The Time for QR Codes in Pharmacy is Now


QR codes were invented almost 30 years ago and are used on everything from cereal boxes to repair manuals, yet pharmacy has yet to even consider them.

Suppose you could decrease costs in your pharmacy while freeing up time for your technicians, make a move toward “going green,” improve your relationship with your customer, and assist the customer with finding useful information about their medication. And suppose there were no costs involved in doing so? It would be a no-brainer, wouldn’t it?

Scan QR code flat icon with phone. Barcode. Vector illustration. Credit: 4zevar -

Credit: 4zevar -

These benefits and more can all be provided by placing QR codes on prescription bottles. QR codes were invented almost 30 years ago and are used on everything from cereal boxes to repair manuals, yet pharmacy has yet to even consider them. Why?

I have spoken with the two largest database providers and am told that one is too busy right now, and the other is “looking into it.” Who among us does not have a QR reader app on our phones? Why do we use our phones to gain information from QR codes on everything in our lives except our medicines? Here is how they could help pharmacies and consumers alike.

Right now, anytime a patient receives a new prescription, they are given a patient advisory leaflet (PAL) along with it, which can be from 2 to 10 pages long. This is printed out in advance and placed in a bag with the prescription in the will call holding area.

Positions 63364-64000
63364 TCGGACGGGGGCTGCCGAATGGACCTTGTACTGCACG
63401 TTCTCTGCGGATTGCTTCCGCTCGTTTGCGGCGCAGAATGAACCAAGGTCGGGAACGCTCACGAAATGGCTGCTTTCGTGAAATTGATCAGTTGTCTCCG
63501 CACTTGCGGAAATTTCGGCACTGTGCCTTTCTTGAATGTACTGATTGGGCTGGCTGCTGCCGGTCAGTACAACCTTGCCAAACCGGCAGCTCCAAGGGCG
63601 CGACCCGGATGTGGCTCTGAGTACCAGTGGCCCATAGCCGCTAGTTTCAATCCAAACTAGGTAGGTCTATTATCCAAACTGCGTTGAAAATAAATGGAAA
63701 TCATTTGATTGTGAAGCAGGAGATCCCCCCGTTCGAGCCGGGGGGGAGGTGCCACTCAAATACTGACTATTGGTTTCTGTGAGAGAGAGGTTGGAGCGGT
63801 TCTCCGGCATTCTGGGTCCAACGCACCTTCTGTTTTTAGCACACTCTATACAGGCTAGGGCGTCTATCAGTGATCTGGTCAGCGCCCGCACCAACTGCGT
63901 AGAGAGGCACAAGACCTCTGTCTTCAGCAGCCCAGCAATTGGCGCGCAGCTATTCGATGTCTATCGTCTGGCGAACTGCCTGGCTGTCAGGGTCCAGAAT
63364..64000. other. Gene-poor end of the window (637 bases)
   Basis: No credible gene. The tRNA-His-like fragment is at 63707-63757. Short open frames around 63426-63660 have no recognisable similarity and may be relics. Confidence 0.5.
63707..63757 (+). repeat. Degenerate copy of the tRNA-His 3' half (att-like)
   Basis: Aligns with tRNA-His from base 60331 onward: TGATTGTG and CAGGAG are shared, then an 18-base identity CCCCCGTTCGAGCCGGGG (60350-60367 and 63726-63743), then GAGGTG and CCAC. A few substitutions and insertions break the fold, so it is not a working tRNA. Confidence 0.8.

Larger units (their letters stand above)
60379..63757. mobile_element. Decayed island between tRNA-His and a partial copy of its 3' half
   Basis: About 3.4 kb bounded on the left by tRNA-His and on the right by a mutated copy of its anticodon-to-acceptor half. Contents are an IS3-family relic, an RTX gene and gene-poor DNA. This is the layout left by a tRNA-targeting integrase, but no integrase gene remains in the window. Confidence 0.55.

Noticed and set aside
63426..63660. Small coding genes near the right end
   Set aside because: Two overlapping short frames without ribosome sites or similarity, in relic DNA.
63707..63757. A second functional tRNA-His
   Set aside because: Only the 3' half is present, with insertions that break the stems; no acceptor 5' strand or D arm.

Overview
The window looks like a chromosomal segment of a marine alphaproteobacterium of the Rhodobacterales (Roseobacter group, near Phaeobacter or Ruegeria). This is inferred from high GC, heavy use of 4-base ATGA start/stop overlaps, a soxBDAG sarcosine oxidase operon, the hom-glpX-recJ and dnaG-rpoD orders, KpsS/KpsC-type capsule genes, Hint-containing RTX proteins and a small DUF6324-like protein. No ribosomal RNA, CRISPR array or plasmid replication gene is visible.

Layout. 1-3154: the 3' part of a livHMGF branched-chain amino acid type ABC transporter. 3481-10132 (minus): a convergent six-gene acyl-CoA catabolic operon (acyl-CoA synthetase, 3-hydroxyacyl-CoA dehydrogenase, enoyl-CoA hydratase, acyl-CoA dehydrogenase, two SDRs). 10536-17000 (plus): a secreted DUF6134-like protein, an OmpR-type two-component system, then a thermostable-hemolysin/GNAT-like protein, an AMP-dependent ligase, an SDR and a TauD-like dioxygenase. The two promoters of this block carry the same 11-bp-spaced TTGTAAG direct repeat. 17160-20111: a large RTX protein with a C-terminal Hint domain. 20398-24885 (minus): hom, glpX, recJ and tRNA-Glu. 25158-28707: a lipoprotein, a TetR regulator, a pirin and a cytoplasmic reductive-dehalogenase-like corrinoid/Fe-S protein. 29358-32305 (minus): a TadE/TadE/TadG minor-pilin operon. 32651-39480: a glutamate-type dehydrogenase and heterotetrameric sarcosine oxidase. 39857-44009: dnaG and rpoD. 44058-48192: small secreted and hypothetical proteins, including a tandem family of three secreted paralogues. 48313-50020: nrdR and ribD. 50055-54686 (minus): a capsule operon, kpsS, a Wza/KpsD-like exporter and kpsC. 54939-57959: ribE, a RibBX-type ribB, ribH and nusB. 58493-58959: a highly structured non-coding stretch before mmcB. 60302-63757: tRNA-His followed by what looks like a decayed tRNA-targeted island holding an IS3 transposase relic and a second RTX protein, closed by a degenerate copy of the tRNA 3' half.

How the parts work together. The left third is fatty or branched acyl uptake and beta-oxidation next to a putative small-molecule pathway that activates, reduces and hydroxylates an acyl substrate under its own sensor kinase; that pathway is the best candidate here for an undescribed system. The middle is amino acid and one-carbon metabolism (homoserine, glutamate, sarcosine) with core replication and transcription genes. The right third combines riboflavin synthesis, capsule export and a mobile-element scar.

You are not asked if you want this leaflet, it is simply given to you. The main reason for printing it in advance, and not when the patient picks up their prescription, is to avoid creating long wait times at the register during busy periods.

Some pharmacies provide the PAL with each refill, but many do not. Now suppose that we changed this process so that the customer was given the option of receiving the PAL.

The difference would be that a QR code would be printed on the vial label, and it would be explained that the patient could scan this at any time to see the required drug information. Many patients would opt for this, especially because the pharmacy would have a sign explaining how they are saving trees by not printing as much paper.

If they choose to, they could still receive the PAL, but I believe the majority of patients—and certainly most of the younger ones—would opt for this. It is my belief that within 90 days, a pharmacy using QR codes would be printing 50% less than they used to.

Not only would you save on paper, but think how much you spend per year on toner—the savings could be significant. For the customer, not only can they now put the prescription immediately into their pocket or purse (since they don’t have the paper to carry), but there are additional benefits. As we know, the vast majority of these PALs are thrown out without ever being read. Even when they are read, nobody reads the entire thing.

So now a customer who started taking the new drug 4 or 5 days ago is experiencing a new symptom and wonders whether it is related to the new drug. In the past, they would have thrown out the PAL, and would have to return to the pharmacy to get a new one printed.

But now, from the convenience of their home, they simply scan the QR code and look at the possible adverse effects, along with the other information. One of our biggest pharmacy chains has been running a television ad in which a patient has his prescriptions in a pill box, and when he opens it he spills them. Now he wonders which pill he is supposed to take and when.